Handy tips for maintaining chainsaws and chippers

August 21, 2015

A garden resplendent in lawns, trees and shrubs will always draw the eye and move the soul. Behind the scenes, though, you'll likely find a chainsaw and chipper. Here are some handy tips on maintaining these important garden tools.

  • Don't compromise on safety when handling a chainsaw – accidents can have horrific consequences. Dress protectively: gloves, earplugs, boots with a solid tread, safety glasses and helmet (which should include a face shield).
  • The starter cord on a chainsaw will fray if it is yanked repeatedly at an angle against the chainsaw's housing. Pull the cord straight up from the housing to keep it in good condition.
  • The guide bars of most chainsaws are reversible. This is a safety measure, to ensure that wear and tear is evenly spread. Keep a tally of the hours the saw is in use and make sure you reverse the bar every five hours.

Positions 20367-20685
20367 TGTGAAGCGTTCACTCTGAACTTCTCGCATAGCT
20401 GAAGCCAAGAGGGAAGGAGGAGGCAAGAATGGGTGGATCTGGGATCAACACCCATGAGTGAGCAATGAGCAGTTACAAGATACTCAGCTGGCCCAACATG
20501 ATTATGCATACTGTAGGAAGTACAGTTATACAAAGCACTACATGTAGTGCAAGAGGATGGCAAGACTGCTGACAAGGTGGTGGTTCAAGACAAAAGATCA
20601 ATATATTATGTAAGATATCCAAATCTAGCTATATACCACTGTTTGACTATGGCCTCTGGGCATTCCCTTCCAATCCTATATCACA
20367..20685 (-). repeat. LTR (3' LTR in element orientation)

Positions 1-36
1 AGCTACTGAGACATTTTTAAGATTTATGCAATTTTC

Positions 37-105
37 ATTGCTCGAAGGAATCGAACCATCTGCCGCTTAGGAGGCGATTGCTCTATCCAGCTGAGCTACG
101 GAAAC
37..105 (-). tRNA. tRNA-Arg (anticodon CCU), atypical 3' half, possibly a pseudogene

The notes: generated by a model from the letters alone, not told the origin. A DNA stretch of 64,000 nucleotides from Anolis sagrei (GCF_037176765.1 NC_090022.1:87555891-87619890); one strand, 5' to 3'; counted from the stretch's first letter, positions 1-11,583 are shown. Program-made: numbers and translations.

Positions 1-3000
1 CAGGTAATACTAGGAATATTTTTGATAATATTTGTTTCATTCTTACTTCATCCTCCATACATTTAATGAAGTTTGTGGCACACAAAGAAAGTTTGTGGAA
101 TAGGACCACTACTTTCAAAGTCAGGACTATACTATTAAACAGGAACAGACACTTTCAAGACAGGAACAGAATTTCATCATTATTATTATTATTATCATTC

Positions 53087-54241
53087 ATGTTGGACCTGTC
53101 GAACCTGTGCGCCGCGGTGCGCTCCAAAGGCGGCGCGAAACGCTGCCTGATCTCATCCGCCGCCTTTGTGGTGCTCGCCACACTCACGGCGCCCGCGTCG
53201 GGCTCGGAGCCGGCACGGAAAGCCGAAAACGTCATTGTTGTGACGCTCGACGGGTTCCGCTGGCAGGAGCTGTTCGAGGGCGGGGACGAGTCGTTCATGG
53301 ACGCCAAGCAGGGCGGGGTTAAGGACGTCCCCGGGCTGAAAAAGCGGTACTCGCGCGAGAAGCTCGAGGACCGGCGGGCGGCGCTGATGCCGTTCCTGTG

• When your chainsaw starts to produce sawdust, it's a warning that the blade is dull. Stop work immediately and sharpen the teeth.
  • Keep a regular check of the fuel level of a chipper/shredder. If it runs out of gas while it's working, you'll have to turn the machine off completely, unclog the hopper or the chipper chute and clean the discharge area before restarting the engine.
  • When the rate at which the chips discharge from the chipper starts to slow down, and/or the chips come out looking stringy, take it as a warning that the blades are becoming blunt. Sharpen them immediately.
  • Wait until leaves and branches that are green or wet have dried out before you put them through a shredder. Wet vegetation can clog or jam the machinery and give you a mulch that may turn mouldy.
  • Before putting your chainsaw away, shield its teeth with a split piece of garden hose. It will protect the teeth from damp and dust.

Keep these handy tips in mind while using and storing your chainsaw and chipper, and they'll be more likely to work efficiently for longer.

Handy tips for maintaining chainsaws and chippers
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